Muddling Through

Dearest Rachel –

I have to confess that, as I was putting together yesterday’s letter, I was finding it paradoxically more difficult to write and complain about the songs the more I tried to do so. I was getting somewhat self-conscious about the self-pitying tone of my essay the further along I got. Between trying to make an effort to seriously skewer a song that, under any other circumstances, I would actually enjoy, and discovering the fact that Steve Lawrence has been a widower himself for what will be nine Christmases come next week, I came to the conclusion that I was being churlish with my complaints. And yet, I still would insist that none of this nullifies the fact that this Christmas without you is going to be very painful, and some of the music just is going to make it worse if I listen to it too much – even though, in order to complete this series of letters, I’m going to have to seek out such music for the next week or so – a decidedly unpleasant task, considering how surprisingly easy it’s actually been to avoid Christmas music up until now.

But that’s the kind of year it’s been; while so much what I’ve been through has been, by definition, beyond my control, there are some things I’ve put myself through almost deliberately for the point of having material to write to you about. They say you have to suffer for your art; and while I wouldn’t necessarily call this ‘art,’ I’m not about to contest the part about ‘suffering.’

Today’s song, in fact, is worthy of mention if only for the fact that when it was first written, it had to be re-written because the original draft was too depressing. Imagine how much worse it would’ve been had it kept the original lyrics of “Have yourself a merry little Christmas / it may be our last / Next year we may all be living in the past.”

Then again, had it kept that line, it might not have become the classic that it is, and therefore, not worthy of consideration in this or any other letter.

You had a thing for Judy Garland back in the day; I think it was primarily from her role in the Wizard of Oz, but your folks also had that concert album of hers from Carnegie Hall. If fact, you sent “Just You, Just Me” as part of one of those mix tapes we sent back and forth to each other when we were engaged, so your appreciation for her extended far beyond the Emerald City.

The original line also hearkens back to a (relatively) recent episode of Doctor Who; sure, it was a Doctor or two ago now, but considering you’ve watched the show since childhood, that still counts as ‘recent’ for you. Titled ‘Last Christmas’ – apparently as an homage to a song by Wham! from the 80s (funny, I don’t recall that one) – I recall you suddenly realizing that the title in this case didn’t refer to the Christmas from the previous year, but rather, the potentially last – as in final – Christmas. As with so many of the modern episodes, it got you to weeping (and worrying about the headache you would have after your crying jag), even as you explained that it was more due to dealing with the ongoing ordeal with your parents as they began to fail; the sight of the Doctor’s erstwhile companion Clara as an old woman – if but briefly – caused you to think of your own mother’s situation, and how each Christmas could indeed be the last one with her.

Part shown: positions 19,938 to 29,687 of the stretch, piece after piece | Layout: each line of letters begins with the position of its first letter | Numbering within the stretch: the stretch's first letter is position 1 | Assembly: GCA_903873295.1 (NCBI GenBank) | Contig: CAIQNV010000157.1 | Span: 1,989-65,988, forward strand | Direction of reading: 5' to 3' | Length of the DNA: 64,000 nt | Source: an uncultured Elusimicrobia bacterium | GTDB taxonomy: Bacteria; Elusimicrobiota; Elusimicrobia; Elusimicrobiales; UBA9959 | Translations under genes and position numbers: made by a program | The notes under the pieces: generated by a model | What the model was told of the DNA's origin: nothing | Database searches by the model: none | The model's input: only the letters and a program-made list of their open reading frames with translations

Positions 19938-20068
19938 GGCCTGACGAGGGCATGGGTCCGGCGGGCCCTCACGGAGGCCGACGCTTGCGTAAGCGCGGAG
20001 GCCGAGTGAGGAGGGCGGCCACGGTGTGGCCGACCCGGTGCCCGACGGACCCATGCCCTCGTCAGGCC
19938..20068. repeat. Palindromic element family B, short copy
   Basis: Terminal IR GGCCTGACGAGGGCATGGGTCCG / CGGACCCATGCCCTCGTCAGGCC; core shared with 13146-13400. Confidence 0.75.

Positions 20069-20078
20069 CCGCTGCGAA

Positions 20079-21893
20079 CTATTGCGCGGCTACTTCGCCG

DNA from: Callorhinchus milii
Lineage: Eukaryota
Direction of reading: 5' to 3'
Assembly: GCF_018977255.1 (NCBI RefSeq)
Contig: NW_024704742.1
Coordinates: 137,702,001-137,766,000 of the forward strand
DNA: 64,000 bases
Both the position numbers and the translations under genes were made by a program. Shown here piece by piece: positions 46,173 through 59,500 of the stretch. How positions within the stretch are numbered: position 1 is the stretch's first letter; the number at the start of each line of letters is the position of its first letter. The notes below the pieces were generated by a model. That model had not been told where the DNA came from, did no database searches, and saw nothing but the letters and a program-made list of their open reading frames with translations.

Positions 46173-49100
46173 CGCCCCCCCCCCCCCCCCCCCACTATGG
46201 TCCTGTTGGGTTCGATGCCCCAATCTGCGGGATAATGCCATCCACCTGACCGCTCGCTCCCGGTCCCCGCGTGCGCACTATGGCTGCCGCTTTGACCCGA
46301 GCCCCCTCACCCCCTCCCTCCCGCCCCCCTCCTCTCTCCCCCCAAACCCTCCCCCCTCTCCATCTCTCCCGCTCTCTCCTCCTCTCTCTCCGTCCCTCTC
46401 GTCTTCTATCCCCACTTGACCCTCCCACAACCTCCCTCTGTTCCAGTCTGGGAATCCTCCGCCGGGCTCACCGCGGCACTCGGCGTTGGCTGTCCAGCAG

And to think, it never crossed our minds that last Christmas would be our last Christmas…

In any event, even Judy couldn’t sing the lines as originally written. She actually told the songwriter, “I’ll make Margaret [O’Brian, her co-star playing her little sister] cry, and I’ll look like a monster!” Ultimately the songwriter gave in, and it’s probably for the best. Although, to be sure, those original lines fit our current situation all too well. Still, it’s not something that people generally want to think about, especially at such a festive time as Christmas. There are quite enough reasons to be depressed in midwinter – we don’t need to add more deliberately.

Speaking of adding or changing things, though… you might recall that at least one line isn’t the one we’re familiar with anymore. It was Frank Sinatra who recorded the definitive version of this song using the line ‘hang a shining star upon the highest bough,’ rather than the more appropriate (for the movie plot, and I’d say for our own circumstances) ‘until then, we’ll have to muddle through somehow.’ This year has been one of having to do a lot of muddling through, and I expect it will be the same for at least another couple of years yet to come. I’m not looking forward to it, but things are what they are, and it’s the only way I can get through it.

This is a song that we sing as part of the closing of every Christmas Eve service at our church these days. Sometimes, we in the production team get called forward to join the praise team on this on stage – along with our families, as I’m sure you remember. I’m hoping that won’t be the case this year – and not just because I’m running the slides with the words on them. I really don’t feel like being up there with one hand empty.

You were, after all, that most faithful friend who is dear to me, but no longer near to me anymore.

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I am Rachel's husband. Was. I'm still trying to deal with it. I probably always will be.

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